Election week threats part of a long, bloody history

Election night, Lowndes County, Ala., Nov. 8, 1966.

Here is what’s happening in the ramp-up to the “democratic” midterm elections.

Every few minutes during the World Series baseball games, hate ads were run against migrants, trans people, Black people. These were bankrolled by “Citizens for Sanity,” an extreme right-ring group whose funders range from a Schlitz beer heir to a Silicon Valley tycoon.

Right-wing conspiracy theorists have staked out drop-off ballot boxes in Arizona. Armed and wearing military-style tactical gear, they stopped and threatened voters. A federal judge ruled this did not “fall into any traditionally recognized category of voter intimidation.” (huffpost.com, Oct. 28)

Clearly this judge ignored the history of voting in the United States — the ugly, racist, violent, deadly denial and suppression of voting rights of oppressed people and people of color.

In the aftermath of the genocidal theft of Indigenous lands, the U.S. powers-that-be fought from the beginning to limit who could vote. In the 1780s, that generally included only property-owning or tax-paying white males, about 6% of the population. No enslaved people and no women had the legal right to vote. Through immense mass struggle to gain Constitutional Amendments, African American men won the vote in 1870, women in 1920.

For 10 years after the end of the Civil War and the emancipation of enslaved people, there was battle after battle in the countryside and small towns of the South. The African American population, and some white allies, fought to liberate the land they had worked for generations as forced labor, for no wages and in chains.

Winning the right to vote — on which local self-government was based — was essential to this struggle. With every act toward that freedom, people risked life and limb. One witness recounted seeing Black voters in Mississippi marching to the polls “after the manner of soldiers, armed with clubs and sticks, some of them with old swords and pieces of scythe blades.” ​​(James Allen, “Reconstruction: the Battle for Democracy 1865-1876”)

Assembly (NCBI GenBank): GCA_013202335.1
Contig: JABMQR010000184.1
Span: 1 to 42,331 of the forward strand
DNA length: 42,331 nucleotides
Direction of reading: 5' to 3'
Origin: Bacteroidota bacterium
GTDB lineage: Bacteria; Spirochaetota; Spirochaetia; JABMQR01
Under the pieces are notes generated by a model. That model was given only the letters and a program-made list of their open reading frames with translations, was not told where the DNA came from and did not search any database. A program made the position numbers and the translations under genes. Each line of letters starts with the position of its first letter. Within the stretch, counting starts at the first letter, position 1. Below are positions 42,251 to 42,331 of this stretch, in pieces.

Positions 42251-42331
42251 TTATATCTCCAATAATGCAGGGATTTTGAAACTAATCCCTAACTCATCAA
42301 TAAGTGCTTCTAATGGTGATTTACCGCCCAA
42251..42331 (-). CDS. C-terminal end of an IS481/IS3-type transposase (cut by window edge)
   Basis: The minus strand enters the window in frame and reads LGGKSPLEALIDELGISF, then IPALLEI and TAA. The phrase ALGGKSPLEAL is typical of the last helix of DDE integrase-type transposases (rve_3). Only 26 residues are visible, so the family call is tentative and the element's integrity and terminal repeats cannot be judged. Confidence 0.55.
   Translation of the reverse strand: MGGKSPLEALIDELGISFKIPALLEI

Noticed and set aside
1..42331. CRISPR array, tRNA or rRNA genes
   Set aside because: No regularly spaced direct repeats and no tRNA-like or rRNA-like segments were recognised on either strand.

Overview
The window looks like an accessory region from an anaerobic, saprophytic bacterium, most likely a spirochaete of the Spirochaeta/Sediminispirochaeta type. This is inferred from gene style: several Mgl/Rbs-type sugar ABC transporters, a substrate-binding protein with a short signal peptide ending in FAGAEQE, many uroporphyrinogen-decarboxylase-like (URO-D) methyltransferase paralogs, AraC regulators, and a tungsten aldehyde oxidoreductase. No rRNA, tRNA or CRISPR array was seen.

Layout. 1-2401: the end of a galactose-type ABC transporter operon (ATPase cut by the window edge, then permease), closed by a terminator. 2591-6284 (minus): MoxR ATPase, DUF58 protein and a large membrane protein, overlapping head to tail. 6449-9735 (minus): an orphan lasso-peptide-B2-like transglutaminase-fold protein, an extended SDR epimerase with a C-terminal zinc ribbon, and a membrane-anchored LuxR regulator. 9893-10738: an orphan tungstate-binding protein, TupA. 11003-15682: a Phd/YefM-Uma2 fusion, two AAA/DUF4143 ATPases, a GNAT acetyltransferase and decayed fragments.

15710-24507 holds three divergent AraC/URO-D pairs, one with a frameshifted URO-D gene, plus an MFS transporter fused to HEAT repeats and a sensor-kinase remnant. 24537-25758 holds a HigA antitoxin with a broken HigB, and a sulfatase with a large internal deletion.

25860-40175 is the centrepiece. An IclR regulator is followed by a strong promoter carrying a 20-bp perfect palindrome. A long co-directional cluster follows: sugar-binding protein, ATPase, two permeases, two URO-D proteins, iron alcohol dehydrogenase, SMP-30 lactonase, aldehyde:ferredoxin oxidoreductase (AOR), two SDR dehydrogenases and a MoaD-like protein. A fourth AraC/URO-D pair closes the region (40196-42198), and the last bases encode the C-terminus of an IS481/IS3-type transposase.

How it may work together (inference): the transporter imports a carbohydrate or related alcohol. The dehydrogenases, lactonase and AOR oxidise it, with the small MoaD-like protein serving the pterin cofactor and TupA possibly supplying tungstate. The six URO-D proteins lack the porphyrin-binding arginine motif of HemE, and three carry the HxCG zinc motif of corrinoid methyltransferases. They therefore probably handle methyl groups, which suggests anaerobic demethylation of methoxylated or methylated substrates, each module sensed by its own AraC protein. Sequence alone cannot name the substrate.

But voting rights continued to be denied widely by white supremacists and capitalist bosses. Starting after the Civil War, specific laws — literacy tests, poll taxes, Jim Crow laws — were passed to keep oppressed people from voting.

Vigilante and state forces threatened ordinary working people at the polls with violent intimidation and arrests, sometimes with lynching.

Only through massive civil disobedience and the bloody sacrifice of many lives did the Black-led Civil Rights Movement of the 1950s and 1960s ultimately win the Voting Rights Act of 1965 — a law that is now being systematically dismantled by racist reactionaries.

Though this country calls itself a democracy, it is in fact a capitalist democracy. All debate and decisions in the U.S. elections are subordinated to money and power — and that includes the right to vote.

Poor people, workers, women and gender-variant people, people of color, migrants, people with disabilities will never be truly represented through the election system of a capitalist democracy.

In a bourgeois election in the U.S., the right wing of the ruling class pushes propaganda as far to the right as possible, in order to split and intimidate people. And whoever gets elected will ultimately carry out war and class repression to benefit the ruling class. This is what bourgeois elections are.

We defend the right to vote in elections — just as we defend the right to vote for a union at a workplace — as a basic act of self-defense by working people and oppressed people.

But in the barrage of election propaganda, the hate-filled ads, the intimidation at the ballot box, this is the crucial question:

For the last 350 years in the U.S., what class has been killing and enslaving people, in both chattel slavery and wage slavery? Taking their land, kidnapping them from their homes, refusing to pay any wages or any livable wages, sacrificing people at work to injury, illness, danger, ordering the Klan or the cops to kill them if they rebel or strike, refusing health care or housing, degrading the environment until we are in climate crisis, or —

You add your own indictment to this list. You know that the answer to the violence being done will not come from a few minutes at the ballot box. We must answer with lifelong dedication to build a new system of mutual aid: socialism.

Editor

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